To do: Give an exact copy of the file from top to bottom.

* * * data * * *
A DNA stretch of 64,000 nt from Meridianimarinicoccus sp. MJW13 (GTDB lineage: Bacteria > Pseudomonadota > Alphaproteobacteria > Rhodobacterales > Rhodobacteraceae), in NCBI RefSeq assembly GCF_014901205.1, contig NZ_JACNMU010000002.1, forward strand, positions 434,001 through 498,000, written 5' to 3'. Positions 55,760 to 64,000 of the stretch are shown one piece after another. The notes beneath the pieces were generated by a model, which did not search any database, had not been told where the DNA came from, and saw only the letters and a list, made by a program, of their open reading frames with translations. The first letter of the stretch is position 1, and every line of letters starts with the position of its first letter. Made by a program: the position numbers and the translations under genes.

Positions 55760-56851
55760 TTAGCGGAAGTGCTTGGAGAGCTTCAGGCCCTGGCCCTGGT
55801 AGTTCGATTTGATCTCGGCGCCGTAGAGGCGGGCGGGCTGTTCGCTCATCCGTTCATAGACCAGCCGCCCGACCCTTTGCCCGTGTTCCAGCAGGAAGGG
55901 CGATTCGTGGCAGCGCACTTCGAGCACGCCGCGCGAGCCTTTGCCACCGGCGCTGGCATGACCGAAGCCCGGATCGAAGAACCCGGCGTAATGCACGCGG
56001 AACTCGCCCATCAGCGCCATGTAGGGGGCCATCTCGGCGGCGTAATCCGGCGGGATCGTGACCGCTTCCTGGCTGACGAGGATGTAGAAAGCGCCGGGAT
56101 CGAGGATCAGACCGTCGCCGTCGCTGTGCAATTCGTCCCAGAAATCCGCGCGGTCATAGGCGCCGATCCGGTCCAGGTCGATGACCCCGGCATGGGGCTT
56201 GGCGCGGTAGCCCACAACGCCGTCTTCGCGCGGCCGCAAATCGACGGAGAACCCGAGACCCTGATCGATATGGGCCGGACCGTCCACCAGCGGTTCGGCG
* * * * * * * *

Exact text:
A DNA stretch of 64,000 nt from Meridianimarinicoccus sp. MJW13 (GTDB lineage: Bacteria > Pseudomonadota > Alphaproteobacteria > Rhodobacterales > Rhodobacteraceae), in NCBI RefSeq assembly GCF_014901205.1, contig NZ_JACNMU010000002.1, forward strand, positions 434,001 through 498,000, written 5' to 3'. Positions 55,760 to 64,000 of the stretch are shown one piece after another. The notes beneath the pieces were generated by a model, which did not search any database, had not been told where the DNA came from, and saw only the letters and a list, made by a program, of their open reading frames with translations. The first letter of the stretch is position 1, and every line of letters starts with the position of its first letter. Made by a program: the position numbers and the translations under genes.

Positions 55760-56851
55760 TTAGCGGAAGTGCTTGGAGAGCTTCAGGCCCTGGCCCTGGT
55801 AGTTCGATTTGATCTCGGCGCCGTAGAGGCGGGCGGGCTGTTCGCTCATCCGTTCATAGACCAGCCGCCCGACCCTTTGCCCGTGTTCCAGCAGGAAGGG
55901 CGATTCGTGGCAGCGCACTTCGAGCACGCCGCGCGAGCCTTTGCCACCGGCGCTGGCATGACCGAAGCCCGGATCGAAGAACCCGGCGTAATGCACGCGG
56001 AACTCGCCCATCAGCGCCATGTAGGGGGCCATCTCGGCGGCGTAATCCGGCGGGATCGTGACCGCTTCCTGGCTGACGAGGATGTAGAAAGCGCCGGGAT
56101 CGAGGATCAGACCGTCGCCGTCGCTGTGCAATTCGTCCCAGAAATCCGCGCGGTCATAGGCGCCGATCCGGTCCAGGTCGATGACCCCGGCATGGGGCTT
56201 GGCGCGGTAGCCCACAACGCCGTCTTCGCGCGGCCGCAAATCGACGGAGAACCCGAGACCCTGATCGATATGGGCCGGACCGTCCACCAGCGGTTCGGCG